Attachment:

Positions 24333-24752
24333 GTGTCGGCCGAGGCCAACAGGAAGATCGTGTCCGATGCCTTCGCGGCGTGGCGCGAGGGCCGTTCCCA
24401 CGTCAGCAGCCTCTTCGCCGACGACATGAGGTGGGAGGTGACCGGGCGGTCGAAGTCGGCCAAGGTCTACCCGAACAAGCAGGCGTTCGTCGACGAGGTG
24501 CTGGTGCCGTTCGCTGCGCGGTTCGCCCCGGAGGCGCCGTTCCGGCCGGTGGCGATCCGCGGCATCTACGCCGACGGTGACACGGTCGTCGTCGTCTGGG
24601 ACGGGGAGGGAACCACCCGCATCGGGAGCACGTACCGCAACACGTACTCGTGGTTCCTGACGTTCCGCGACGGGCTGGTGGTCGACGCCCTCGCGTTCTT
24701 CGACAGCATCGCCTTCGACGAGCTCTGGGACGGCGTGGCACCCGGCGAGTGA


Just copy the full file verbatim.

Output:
Positions 24333-24752
24333 GTGTCGGCCGAGGCCAACAGGAAGATCGTGTCCGATGCCTTCGCGGCGTGGCGCGAGGGCCGTTCCCA
24401 CGTCAGCAGCCTCTTCGCCGACGACATGAGGTGGGAGGTGACCGGGCGGTCGAAGTCGGCCAAGGTCTACCCGAACAAGCAGGCGTTCGTCGACGAGGTG
24501 CTGGTGCCGTTCGCTGCGCGGTTCGCCCCGGAGGCGCCGTTCCGGCCGGTGGCGATCCGCGGCATCTACGCCGACGGTGACACGGTCGTCGTCGTCTGGG
24601 ACGGGGAGGGAACCACCCGCATCGGGAGCACGTACCGCAACACGTACTCGTGGTTCCTGACGTTCCGCGACGGGCTGGTGGTCGACGCCCTCGCGTTCTT
24701 CGACAGCATCGCCTTCGACGAGCTCTGGGACGGCGTGGCACCCGGCGAGTGA